I hate coming face to face with questions to which I have no answer, questions that back me up against the cold, brick wall of my limited wisdom and demand something I cannot provide. But it’s an inevitable human experience, I guess. This summer left me with a few haunting thoughts that have continually defied my attempts at mental exorcism, becoming mildly disruptive squatters in my little thought world.
Sometimes I wonder what would happen if a powerful wizard (let’s say Albus Dumbledore, to add some fabulous irony) came to me and said he could, without fail, cast a spell that would make me attracted to women. Would I accept? Decline? Stand there like some dazed fool, unable or unwilling to speak?
Probably the latter.
As if the relentless indecision weren’t enough, I’m not sure if my inability to decide is, well, sinful… especially because, if forced, I think I would turn Dumbledore down. I think I would choose to remain as I am, and for reasons that are solid as iron or flimsy as wet paper, depending on the day and hour.
I’ll spare you all the angst-ridden back and forth. It mostly comes down to whether or not the fact that I am content with who I am, at peace with the life God has called me to live, and excited about what ministry opportunities may lay before me as a Christian who happens to be attracted to the same sex, is enough to justify the fact that I can no longer categorize my desires as “unwanted” (which is the standard language of most conservative churches). The counselors drove home, again and again, the point that I hadn’t really done all that much to remove the “unwanted desires.” They were so sincere, so certain that proper biblical counseling would produce results as surely as a wave of a wand, that it is hard not to at least wonder…… In the heated moment their stream of words merely flowed past me. But, you know, given time, water can bore a hole through a mountain, and they have been swirling around my brain for a while now.
So I have to ask myself, why would I be so hesitant to take Dumbledore up on his kindly offer (aside from wanting to spite him for his refusal to invite me to Hogwarts)? It’s not that I think I have to be gay for God to use me, teach me, grow me, reveal himself to me in powerful ways… It’s just that he has done all of that through my experiences of being same-sex attracted, and it’s terrifying to think of that changing.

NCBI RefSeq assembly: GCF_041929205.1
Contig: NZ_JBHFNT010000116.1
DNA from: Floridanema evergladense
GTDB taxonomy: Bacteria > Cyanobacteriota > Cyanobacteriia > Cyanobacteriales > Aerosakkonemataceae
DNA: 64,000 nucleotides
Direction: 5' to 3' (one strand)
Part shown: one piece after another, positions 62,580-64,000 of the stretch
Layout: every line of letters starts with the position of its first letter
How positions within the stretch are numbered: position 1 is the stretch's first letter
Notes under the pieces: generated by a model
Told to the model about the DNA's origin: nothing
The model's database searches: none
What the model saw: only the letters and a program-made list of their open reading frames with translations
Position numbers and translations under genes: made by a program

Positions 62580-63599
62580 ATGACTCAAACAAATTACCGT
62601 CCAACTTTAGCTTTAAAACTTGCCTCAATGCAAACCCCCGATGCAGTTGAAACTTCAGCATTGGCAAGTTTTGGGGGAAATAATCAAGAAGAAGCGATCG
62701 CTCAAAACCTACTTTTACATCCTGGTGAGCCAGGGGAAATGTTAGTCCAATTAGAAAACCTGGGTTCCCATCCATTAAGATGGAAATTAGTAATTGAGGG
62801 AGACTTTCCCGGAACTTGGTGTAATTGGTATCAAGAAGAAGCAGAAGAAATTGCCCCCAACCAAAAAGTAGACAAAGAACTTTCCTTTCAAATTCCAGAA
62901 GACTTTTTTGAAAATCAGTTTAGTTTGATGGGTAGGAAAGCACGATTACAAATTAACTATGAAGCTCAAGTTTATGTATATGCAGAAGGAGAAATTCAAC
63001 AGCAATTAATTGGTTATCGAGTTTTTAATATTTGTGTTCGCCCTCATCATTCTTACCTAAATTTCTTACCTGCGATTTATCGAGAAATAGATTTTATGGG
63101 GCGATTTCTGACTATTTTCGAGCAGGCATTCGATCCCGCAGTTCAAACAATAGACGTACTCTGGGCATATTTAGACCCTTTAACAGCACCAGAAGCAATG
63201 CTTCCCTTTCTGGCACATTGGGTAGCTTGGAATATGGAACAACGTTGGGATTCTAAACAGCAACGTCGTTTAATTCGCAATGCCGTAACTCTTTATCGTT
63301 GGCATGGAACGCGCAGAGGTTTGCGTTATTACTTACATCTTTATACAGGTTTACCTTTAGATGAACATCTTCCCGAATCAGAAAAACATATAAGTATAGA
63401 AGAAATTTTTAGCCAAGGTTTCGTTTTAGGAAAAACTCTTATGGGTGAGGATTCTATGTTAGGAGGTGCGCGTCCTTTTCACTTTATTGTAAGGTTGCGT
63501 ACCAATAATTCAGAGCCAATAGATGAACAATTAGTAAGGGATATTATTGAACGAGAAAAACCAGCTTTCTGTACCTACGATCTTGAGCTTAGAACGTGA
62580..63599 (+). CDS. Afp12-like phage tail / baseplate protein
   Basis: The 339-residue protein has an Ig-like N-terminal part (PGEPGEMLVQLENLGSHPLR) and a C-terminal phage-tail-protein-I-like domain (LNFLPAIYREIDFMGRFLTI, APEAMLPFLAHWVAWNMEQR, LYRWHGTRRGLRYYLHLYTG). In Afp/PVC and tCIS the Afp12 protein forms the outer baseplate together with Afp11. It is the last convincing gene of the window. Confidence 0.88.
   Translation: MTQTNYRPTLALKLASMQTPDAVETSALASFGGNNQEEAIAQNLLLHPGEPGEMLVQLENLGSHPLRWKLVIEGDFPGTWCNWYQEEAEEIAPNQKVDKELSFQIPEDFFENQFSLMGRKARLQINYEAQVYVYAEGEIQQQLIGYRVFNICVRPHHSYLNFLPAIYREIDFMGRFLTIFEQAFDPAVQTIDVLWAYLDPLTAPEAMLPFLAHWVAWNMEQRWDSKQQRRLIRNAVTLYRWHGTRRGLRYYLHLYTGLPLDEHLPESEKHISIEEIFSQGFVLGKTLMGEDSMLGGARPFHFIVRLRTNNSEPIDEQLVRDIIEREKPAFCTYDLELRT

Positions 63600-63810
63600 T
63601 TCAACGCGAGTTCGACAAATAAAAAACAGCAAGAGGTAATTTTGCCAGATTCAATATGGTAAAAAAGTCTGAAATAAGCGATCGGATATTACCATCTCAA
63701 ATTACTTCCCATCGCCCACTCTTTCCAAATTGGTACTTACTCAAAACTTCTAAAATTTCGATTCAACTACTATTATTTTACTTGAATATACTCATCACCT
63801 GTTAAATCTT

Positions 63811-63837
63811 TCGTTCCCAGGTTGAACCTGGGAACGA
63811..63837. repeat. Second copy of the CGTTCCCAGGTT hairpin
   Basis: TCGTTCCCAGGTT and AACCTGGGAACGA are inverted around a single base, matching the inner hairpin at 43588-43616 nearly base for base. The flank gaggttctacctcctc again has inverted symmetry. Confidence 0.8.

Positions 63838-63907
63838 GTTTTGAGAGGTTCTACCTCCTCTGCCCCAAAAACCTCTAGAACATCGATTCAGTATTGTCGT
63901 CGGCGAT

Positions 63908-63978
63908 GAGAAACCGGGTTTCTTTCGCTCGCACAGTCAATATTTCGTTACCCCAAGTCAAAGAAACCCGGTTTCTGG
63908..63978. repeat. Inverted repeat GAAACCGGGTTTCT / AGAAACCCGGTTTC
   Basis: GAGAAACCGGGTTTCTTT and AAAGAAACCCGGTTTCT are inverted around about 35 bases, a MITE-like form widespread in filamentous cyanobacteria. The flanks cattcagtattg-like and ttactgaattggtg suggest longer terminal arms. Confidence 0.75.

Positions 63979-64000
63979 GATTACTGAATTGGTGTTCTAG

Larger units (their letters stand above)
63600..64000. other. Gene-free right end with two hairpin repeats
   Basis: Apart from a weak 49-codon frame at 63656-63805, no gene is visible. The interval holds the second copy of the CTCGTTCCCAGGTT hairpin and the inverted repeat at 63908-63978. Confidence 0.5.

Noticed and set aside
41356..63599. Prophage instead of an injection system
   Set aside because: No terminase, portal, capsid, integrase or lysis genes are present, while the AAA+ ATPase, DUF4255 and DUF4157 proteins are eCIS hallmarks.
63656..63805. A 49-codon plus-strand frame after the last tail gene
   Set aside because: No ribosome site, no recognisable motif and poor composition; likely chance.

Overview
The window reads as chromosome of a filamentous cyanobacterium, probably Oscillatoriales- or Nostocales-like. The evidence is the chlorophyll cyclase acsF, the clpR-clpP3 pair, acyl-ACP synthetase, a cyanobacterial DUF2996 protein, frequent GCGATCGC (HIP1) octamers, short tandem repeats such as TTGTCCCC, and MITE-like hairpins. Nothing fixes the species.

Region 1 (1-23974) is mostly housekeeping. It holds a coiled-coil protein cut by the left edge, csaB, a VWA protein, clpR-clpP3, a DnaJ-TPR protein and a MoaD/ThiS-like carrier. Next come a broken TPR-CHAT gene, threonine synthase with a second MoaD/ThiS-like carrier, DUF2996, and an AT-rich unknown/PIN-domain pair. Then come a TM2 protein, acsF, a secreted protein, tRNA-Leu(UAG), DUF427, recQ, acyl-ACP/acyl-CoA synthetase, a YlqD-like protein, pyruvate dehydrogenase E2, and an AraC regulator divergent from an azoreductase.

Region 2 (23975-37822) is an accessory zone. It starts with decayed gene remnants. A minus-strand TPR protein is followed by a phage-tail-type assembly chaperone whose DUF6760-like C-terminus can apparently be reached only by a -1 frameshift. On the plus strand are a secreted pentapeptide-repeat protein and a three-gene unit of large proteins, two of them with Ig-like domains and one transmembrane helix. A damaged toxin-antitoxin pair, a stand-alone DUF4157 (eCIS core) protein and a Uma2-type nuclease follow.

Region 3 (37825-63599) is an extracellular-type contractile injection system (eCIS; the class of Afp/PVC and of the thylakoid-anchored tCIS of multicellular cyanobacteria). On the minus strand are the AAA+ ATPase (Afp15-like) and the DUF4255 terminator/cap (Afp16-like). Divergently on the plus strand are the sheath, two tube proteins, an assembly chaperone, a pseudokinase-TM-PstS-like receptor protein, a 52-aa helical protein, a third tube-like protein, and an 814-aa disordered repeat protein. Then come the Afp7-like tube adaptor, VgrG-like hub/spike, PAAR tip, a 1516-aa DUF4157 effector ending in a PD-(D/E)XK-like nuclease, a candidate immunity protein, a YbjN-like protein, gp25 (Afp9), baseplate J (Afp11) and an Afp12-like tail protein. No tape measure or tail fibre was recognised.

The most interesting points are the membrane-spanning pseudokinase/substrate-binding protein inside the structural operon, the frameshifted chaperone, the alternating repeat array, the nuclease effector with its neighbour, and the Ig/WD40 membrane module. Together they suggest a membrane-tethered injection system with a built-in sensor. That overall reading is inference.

Maybe it’s that I’m exceptionally afraid of becoming a stranger to myself, exceptionally afraid of losing that which often feels like the only thing that makes me worth listening to, exceptionally afraid of all that would change, or just exceptionally afraid of not being exceptional. No, not “maybe,” I’m definitely afraid even though I know there is nothing to fear, and that makes me wonder if a new idol has been carved from the stone of my heart.
But what idol, exactly, and how shall it be torn down? God give me wisdom (or a bird formation that spells out the answer in the air, whichever).
Perhaps these are the wrong questions. One of my mentors certainly suggested I put these to rest and focus instead on the reality of what God has placed in front of me now – trusting that the truth will bloom before me on the path of faith and draw me ever onward. I think he’s right, and I think it’s not always so easy.
There’s more, there’s always more, but I’m going to drive myself crazy if I try to keep qualifying and nuancing everything like I want. There’s no real point to this; these are simply the things that have been occupying my attention recently; please feel free to comment with advice or different perspectives. I first started digging into these questions hoping to arrive at sturdy conclusions upon which I could rest, but I’m beginning to suspect they’re the kind of questions that are worth asking not because I’ll arrive anywhere, but because they urge me on in the process of sanctification like some kind of holy gadfly.
But then again, maybe I’m just wrong.
P.S. Thought I’d include a simple reminder that God is good and he loves you relentlessly. That’s all.